TLR ligand suppression or enhancement of Treg cells? A double-edged sword in immunity to tumours

H Conroy, N A Marshall, K H G Mills
Oncogene 2008 January 7, 27 (2): 168-80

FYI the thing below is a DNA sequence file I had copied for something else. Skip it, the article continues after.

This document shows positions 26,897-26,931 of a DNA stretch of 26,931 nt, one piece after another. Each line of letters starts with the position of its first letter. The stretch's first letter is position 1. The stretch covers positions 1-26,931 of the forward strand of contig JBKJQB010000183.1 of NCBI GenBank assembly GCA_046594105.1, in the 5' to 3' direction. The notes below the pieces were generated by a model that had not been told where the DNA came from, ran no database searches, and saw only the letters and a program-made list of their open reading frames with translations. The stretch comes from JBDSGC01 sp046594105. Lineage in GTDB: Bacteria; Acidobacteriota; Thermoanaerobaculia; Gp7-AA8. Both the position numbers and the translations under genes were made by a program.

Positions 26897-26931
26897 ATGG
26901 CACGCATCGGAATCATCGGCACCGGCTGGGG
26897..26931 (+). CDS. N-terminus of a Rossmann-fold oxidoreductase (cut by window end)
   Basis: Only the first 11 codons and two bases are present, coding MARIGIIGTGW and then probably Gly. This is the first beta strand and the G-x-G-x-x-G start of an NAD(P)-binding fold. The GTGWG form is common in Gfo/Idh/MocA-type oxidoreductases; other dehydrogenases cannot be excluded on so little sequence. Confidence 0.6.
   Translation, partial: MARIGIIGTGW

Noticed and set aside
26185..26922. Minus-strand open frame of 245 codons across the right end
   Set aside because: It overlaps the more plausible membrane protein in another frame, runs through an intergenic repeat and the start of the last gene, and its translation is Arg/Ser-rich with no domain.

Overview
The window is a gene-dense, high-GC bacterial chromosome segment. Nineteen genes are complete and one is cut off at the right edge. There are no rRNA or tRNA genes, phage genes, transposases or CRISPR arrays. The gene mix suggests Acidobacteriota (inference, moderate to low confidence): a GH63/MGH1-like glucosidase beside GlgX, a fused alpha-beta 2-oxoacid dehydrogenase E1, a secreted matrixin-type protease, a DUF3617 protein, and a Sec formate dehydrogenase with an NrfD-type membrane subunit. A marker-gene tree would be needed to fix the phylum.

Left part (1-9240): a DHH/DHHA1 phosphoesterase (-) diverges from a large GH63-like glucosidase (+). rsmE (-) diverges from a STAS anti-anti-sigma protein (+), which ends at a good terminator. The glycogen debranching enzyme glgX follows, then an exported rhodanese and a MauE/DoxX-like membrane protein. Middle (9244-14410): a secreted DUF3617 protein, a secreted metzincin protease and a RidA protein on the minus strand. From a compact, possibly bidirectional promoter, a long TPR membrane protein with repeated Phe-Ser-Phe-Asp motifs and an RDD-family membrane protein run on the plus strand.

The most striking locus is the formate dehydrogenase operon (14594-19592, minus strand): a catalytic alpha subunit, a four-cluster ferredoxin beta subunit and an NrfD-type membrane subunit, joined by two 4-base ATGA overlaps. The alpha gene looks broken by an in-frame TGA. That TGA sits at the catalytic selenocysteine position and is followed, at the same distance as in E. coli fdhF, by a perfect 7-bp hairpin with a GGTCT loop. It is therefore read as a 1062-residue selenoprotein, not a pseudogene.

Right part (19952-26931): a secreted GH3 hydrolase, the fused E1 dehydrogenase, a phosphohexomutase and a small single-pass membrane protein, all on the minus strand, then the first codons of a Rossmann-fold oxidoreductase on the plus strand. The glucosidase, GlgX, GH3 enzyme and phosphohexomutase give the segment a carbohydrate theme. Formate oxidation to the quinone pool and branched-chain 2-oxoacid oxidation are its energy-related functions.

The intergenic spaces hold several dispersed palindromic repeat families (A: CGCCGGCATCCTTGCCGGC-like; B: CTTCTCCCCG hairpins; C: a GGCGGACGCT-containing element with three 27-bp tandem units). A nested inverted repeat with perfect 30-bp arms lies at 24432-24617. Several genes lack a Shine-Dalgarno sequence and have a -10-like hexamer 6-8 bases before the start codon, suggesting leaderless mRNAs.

Toll-like receptor (TLR) agonists are potent activators of innate immune responses, activating dendritic cell (DC) maturation and inflammatory cytokine secretion by innate immune cells and as a consequence they promote adaptive immune response when coadministered with foreign antigens. There is also some evidence from mouse models that TLR ligands can help to break tolerance to self-antigens and promote immune responses to tumour antigens. Therefore, they have been exploited as adjuvants for tumour vaccines or as immunotherapeutics against cancer. Clinical evaluation of TLR agonists has resulted in a licensed immunotherapeutic for basal cell carcinoma, but there have also been disappointing results from clinical trials, with one pharmaceutical company recently halting its clinical programme. A major obstacle to the development of any active immunotherapeutic approach to cancer is the immunosuppressive environment of the growing tumour, including the induction of tolerogenic DCs and regulatory T (Treg) cells, which suppress the development of protective effector T-cell responses. This can be compounded by the use of TLR ligands as immunotherapeutics. A problem with TLR agonists that has not been fully appreciated is that they can generate suppressive as well as inflammatory responses in innate immune cells and can promote the induction of regulatory as well as effector T cells. This is part of a normal mechanism for limiting collateral damage during infection or sterile inflammation, but can constrain their ability to induce protective antitumour immunity, especially in the immune suppressed environment of the tumour. Alternatively, manipulating the TLR-activated innate immune responses to selectively blocking immunosuppressive arm, as well as that induced by the tumour, may hold the key to enhancing their efficacy as tumour immunotherapeutics and as adjuvants for cancer vaccines.

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